We experience life through emotion. Life without feeling is not living; it is merely existing. Perhaps, it is this key role of emotions that so much of my research and writing is dedicated to the topic. We feel peace, joy, and anger. Some days are packed full of frustrations, others smoothly guide along. In the multitude of psychological literature I come across, I occasionally hear the advice, “be true to your emotions.” Based on the context, the writer is usually referring to some type of emotional integrity.
But what exactly is ’emotional integrity’? And how can I be true to emotion? These are excellent questions which deserve a little deeper examining. Most emotions are reflexive, conditioned responses to inner and outer stimuli. Since they are conditioned, they can be misdirected, well, at least our response to the emotion can be misdirected. And this is key: By understanding the difference between a feeling and the following behavioral response, we may discover the meaning of emotional integrity.
Emotional integrity refers to the alignment and consistency between a person’s emotions, thoughts, and actions. It involves being true to oneself and expressing emotions authentically, while also considering the impact of those emotions on others.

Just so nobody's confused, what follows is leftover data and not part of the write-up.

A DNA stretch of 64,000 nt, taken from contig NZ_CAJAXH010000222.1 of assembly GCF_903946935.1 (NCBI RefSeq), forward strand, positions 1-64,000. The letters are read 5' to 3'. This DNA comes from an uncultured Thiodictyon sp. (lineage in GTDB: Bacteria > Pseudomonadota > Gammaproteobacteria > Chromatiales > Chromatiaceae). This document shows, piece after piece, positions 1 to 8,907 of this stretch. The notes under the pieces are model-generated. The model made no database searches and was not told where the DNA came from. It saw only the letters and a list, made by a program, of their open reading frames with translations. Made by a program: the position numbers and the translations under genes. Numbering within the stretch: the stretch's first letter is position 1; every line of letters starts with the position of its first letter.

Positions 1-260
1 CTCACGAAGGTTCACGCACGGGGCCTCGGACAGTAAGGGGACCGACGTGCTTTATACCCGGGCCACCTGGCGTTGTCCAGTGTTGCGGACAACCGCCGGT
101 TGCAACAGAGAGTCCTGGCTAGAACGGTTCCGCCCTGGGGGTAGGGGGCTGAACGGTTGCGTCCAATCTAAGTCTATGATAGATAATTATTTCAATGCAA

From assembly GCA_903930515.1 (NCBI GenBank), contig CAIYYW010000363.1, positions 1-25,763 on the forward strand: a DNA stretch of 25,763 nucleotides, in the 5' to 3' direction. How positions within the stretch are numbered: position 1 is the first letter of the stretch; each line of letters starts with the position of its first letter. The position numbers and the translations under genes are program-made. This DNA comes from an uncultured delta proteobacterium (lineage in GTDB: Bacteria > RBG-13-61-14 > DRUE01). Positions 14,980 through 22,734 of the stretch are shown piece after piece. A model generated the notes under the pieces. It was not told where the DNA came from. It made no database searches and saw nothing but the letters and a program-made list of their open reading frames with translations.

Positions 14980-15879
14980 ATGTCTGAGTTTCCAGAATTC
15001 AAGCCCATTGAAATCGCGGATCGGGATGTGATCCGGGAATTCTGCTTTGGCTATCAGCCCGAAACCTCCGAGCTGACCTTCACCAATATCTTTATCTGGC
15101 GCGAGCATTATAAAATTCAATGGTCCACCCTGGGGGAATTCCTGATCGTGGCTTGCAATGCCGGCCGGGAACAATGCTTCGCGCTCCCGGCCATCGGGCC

When someone possesses emotional integrity, it means they have a deep understanding of their own emotions and are able to manage them in a healthy and constructive way. They are honest with themselves about how they genuinely feel, and they do not suppress or deny their emotions. Instead, they recognize the importance of acknowledging and processing their emotions in order to maintain a balanced and authentic state of being.
Integrity implies a dynamic interaction between something and its environment. An object with integrity maintains boundaries, keeping its form separate from the external pressures. “We live in a world with billions of other people, each experiencing life with individual feelings of sadness and joy. To fully appreciate this diversity, we must find solitude within ourselves first; a sense of our own life while living among others. Integrity creates one’s own reality with freedoms to give and receive from interactions with those around them” (Murphy, 2017).
Carl Rodgers suggests that a “person who accepts his own feelings within himself, finds that a relationship can be lived on the basis of these real feelings” (1995). Best selling author, Daniel Goleman, wrote “social chameleons, though, don’t mind in the least saying one thing and doing another, if that will win them social approval.” He then advises, we have the capacity to be true to ourselves. He describes being true to ourselves as “acting in accord with one’s deepest feelings and values no matter what the social consequences. Such emotional integrity could well lead to, say, deliberately provoking a confrontation in order to cut through duplicity or denial—a clearing of the air that a social chameleon would never attempt” (2005. Kindle location: 2,534).